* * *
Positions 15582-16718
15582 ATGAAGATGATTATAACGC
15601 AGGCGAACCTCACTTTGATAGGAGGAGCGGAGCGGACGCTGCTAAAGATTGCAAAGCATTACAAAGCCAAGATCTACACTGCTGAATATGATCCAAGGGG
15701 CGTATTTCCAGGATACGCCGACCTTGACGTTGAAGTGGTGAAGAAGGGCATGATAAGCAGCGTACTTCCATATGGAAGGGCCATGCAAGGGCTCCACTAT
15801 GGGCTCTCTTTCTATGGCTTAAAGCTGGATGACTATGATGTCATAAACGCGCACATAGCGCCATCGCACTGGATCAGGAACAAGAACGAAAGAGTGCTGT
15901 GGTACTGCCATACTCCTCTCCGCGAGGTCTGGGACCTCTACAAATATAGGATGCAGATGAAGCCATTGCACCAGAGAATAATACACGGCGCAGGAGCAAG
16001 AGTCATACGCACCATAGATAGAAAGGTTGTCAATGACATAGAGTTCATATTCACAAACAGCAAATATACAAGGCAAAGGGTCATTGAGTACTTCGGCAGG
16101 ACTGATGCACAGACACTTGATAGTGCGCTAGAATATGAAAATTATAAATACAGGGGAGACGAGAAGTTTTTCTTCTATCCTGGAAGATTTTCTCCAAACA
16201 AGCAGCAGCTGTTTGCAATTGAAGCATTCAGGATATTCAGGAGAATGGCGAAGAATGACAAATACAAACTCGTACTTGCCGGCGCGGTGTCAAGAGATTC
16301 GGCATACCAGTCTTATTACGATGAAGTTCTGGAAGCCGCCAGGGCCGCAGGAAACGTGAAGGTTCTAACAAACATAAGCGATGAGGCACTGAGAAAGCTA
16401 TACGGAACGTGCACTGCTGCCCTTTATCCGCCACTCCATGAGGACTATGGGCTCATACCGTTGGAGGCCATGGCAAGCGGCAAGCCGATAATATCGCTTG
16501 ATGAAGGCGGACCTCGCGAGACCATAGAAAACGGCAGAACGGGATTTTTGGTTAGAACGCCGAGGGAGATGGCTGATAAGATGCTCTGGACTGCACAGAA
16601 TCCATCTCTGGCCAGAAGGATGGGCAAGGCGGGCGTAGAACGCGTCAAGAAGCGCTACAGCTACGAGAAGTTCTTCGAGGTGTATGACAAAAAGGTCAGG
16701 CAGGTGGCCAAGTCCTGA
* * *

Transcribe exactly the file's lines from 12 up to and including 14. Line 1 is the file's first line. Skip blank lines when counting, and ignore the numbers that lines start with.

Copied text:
16501 ATGAAGGCGGACCTCGCGAGACCATAGAAAACGGCAGAACGGGATTTTTGGTTAGAACGCCGAGGGAGATGGCTGATAAGATGCTCTGGACTGCACAGAA
16601 TCCATCTCTGGCCAGAAGGATGGGCAAGGCGGGCGTAGAACGCGTCAAGAAGCGCTACAGCTACGAGAAGTTCTTCGAGGTGTATGACAAAAAGGTCAGG
16701 CAGGTGGCCAAGTCCTGA